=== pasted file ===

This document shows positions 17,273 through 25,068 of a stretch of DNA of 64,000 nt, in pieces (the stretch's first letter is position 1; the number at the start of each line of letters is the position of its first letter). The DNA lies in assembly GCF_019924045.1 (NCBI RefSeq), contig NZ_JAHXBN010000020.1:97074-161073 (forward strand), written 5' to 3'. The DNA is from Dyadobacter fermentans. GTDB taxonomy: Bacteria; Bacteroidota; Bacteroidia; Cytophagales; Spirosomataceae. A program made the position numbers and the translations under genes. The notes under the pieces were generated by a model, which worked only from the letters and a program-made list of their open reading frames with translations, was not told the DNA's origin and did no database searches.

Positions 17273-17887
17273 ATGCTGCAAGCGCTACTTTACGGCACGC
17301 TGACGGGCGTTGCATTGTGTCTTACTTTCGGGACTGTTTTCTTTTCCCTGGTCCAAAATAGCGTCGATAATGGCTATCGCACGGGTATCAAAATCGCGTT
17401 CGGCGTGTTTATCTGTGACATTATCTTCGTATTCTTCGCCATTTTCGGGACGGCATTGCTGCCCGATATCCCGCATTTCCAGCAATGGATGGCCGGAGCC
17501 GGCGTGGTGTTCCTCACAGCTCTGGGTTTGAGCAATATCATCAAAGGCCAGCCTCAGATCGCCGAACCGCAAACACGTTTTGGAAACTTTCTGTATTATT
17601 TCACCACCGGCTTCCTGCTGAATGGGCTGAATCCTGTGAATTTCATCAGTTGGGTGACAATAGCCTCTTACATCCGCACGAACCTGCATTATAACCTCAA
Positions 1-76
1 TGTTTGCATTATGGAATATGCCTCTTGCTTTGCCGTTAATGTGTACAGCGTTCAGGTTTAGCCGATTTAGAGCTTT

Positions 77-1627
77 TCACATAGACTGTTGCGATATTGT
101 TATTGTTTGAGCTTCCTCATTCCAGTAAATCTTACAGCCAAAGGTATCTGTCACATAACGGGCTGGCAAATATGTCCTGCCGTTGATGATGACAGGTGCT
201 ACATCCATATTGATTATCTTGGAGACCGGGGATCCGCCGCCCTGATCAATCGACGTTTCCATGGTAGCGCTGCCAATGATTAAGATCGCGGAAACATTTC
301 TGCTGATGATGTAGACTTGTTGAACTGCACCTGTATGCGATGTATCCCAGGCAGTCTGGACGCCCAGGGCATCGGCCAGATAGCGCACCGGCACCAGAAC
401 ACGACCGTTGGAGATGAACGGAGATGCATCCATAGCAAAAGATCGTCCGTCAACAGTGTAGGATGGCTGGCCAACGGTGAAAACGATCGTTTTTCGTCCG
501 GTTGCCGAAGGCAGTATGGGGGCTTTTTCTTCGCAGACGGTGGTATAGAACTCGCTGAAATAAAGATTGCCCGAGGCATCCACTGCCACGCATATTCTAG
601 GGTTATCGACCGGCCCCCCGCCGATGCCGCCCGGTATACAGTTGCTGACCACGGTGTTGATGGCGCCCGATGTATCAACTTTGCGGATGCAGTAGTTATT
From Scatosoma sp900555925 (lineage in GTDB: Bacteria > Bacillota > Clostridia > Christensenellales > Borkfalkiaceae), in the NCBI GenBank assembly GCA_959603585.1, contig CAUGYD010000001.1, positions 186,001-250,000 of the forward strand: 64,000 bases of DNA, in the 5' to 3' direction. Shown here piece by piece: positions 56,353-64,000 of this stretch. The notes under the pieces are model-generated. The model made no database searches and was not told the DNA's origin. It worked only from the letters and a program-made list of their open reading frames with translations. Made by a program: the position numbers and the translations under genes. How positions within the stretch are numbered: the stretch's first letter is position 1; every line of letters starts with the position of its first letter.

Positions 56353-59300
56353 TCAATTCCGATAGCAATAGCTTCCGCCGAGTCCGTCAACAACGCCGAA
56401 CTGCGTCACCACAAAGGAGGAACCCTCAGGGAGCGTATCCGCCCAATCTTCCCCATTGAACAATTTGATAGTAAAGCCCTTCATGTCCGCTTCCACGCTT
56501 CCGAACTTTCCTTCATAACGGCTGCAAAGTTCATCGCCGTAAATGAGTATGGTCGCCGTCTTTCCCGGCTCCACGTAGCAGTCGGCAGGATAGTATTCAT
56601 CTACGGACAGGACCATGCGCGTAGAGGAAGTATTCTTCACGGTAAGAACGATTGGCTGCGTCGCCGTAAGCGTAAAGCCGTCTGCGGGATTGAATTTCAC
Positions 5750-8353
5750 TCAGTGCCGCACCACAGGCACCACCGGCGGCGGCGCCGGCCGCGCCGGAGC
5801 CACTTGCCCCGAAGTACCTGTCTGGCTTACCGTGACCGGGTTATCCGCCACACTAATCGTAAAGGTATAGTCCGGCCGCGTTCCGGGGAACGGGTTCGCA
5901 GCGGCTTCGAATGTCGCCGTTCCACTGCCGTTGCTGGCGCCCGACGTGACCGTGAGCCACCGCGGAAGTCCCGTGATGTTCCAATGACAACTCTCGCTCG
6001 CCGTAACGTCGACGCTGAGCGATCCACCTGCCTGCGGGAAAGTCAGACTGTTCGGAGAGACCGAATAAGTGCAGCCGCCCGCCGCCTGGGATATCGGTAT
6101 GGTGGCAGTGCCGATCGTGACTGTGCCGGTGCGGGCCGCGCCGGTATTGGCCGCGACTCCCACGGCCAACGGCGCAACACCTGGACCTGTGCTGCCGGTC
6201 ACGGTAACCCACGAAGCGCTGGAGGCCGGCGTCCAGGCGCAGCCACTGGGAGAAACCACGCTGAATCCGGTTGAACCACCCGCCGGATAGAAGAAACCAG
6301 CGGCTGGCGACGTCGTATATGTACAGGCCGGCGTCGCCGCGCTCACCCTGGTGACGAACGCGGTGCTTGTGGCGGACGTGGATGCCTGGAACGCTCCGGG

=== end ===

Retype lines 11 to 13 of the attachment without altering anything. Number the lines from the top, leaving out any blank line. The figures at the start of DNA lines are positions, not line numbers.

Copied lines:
77 TCACATAGACTGTTGCGATATTGT
101 TATTGTTTGAGCTTCCTCATTCCAGTAAATCTTACAGCCAAAGGTATCTGTCACATAACGGGCTGGCAAATATGTCCTGCCGTTGATGATGACAGGTGCT
201 ACATCCATATTGATTATCTTGGAGACCGGGGATCCGCCGCCCTGATCAATCGACGTTTCCATGGTAGCGCTGCCAATGATTAAGATCGCGGAAACATTTC